In an open letter posted to social media, the model wrote: “I just want the best for my baby.”
Supermodel Gigi Hadid is asking the paparazzi to give her baby daughter some space. In an open letter posted to Instagram Stories and Twitter on July 5, the new mom wrote that she is concerned about the media attention her daughter Khai is getting when in NYC.
Khai Malik was born in September 2020 to parents Gigi Hadid and Zayn Malik. Hadid noted that while her baby gets to spend a lot of time out in open space on the Hadid family farm in Pennsylvania, she worries about the media frenzy that follows them in New York.
“As our baby grows up we have to realize that we can’t protect her from everything the way we wanted to and could when she was smaller,” Hadid wrote. “On our most recent visits to New York, she has started to want her sun shade lifted up (something she is used to at home) and helps herself to it! she doesn’t understand why she’s covered in the city, or what I’ve wanted to protect her from.”
“I also want her to see the most amazing city in the world + the beautiful and diverse people that walk down the streets of NYC … that is, without the stress of the media circus that comes with parents who are public figures.”
“I know the laws change from state to state, and I’ve seen some paparazzi photos of kids in NYC with their faces blurred — but, from asking around, I believe that that comes down to the integrity of the photographer, publications or fans sharing the images,” she continued. “I write all this to say: to the paparazzi, press, and beloved fan accounts, you know we have never intentionally shared our daughter’s face on social media.”
Paparazzi encounters with celebrity children — and their parents’ pleas to respect their privacy — are nothing new. Back in 2014, Kim Kardashian urged her followers to sign a paparazzi reform petition to protect celebrity children, which was later turned into California legislation. The laws require paparazzi to give children space when in the boundaries of personal and familial activity, including school, medical facilities, and all locations where a “reasonable expectation of privacy exists,” along with creating a “buffer zone” at the entrances/exits of these locations. It also amended the California Civil Stalking Law to include placing someone “under surveillance” in a way that causes “substantial emotional distress.”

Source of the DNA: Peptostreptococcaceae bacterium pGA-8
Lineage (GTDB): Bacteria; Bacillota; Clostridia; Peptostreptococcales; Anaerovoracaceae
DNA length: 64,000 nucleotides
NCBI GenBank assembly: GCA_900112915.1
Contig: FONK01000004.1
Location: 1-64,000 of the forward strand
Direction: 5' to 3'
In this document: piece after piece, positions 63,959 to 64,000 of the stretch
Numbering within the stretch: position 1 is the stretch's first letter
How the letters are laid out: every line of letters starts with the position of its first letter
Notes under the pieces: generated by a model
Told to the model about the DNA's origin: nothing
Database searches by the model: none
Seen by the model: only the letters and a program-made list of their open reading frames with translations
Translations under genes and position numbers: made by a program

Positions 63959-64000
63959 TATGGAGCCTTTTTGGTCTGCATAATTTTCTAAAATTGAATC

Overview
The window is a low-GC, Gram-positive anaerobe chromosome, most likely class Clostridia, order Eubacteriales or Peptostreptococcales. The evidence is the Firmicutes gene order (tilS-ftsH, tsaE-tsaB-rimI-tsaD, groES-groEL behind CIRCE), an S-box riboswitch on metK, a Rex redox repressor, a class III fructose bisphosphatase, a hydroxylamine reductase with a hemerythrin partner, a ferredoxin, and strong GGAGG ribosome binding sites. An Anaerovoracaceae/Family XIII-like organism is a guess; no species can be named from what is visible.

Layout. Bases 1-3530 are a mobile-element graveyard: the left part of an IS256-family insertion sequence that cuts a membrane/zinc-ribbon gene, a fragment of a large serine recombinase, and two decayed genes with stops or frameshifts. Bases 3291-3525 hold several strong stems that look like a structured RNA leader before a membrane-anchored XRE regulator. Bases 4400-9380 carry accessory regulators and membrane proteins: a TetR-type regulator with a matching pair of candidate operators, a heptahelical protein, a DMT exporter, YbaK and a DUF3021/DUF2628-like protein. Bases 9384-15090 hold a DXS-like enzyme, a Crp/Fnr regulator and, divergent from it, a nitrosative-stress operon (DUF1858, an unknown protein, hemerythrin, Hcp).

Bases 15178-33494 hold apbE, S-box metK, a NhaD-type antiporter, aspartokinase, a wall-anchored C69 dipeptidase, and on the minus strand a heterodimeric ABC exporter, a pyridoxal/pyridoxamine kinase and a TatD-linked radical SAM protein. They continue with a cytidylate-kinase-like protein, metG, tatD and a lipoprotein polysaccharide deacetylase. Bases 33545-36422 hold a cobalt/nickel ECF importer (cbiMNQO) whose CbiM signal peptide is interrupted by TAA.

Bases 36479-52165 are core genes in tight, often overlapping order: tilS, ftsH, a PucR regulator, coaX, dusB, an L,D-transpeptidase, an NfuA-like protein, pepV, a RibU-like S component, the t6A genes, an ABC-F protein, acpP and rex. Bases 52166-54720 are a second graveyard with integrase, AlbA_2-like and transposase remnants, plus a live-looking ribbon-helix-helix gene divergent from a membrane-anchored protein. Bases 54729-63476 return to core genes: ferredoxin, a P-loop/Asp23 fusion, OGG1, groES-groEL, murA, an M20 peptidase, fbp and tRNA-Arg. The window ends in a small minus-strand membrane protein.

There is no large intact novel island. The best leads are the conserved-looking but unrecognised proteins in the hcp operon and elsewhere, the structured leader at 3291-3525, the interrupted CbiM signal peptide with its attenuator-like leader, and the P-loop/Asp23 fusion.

But, as Hadid noted, these laws change state to state, and there are no such federal laws in place. Celebs have a tumultuous history with paparazzi and often deal with an ongoing invasion of privacy and even verbal harassment. When it comes to pap photos of celebrities’ children, the intrusion is often perpetuated by publications, fan accounts, and anyone who distributes the images.
Hadid said she and boyfriend Zayn Malik want to give their daughter as normal a childhood as possible, despite her parents’ celebrity status. “Our wish is that she can choose how to share herself with the world when she comes of age,” she said. “It would mean the world to us, as we take our daughter to see and explore NYC and the world, if you would PLEASE PLEASE PLEASE blur her face out of the images, if and when she is caught on camera.”
She said she understands it’s an extra effort but, “I just want the best for my baby, as all parents do … and I hope this can continue the conversation to protect minors in the media, even if they come from a public family.”
She ended the letter by thanking the paparazzi who have been respectful of her boundaries and have kept a distance from her while she is out with her daughter. “For a child, I can imagine that close or dramatic paparazzi frenzies must be overwhelming and disorienting … it still is as an adult that understands and deals with it often.”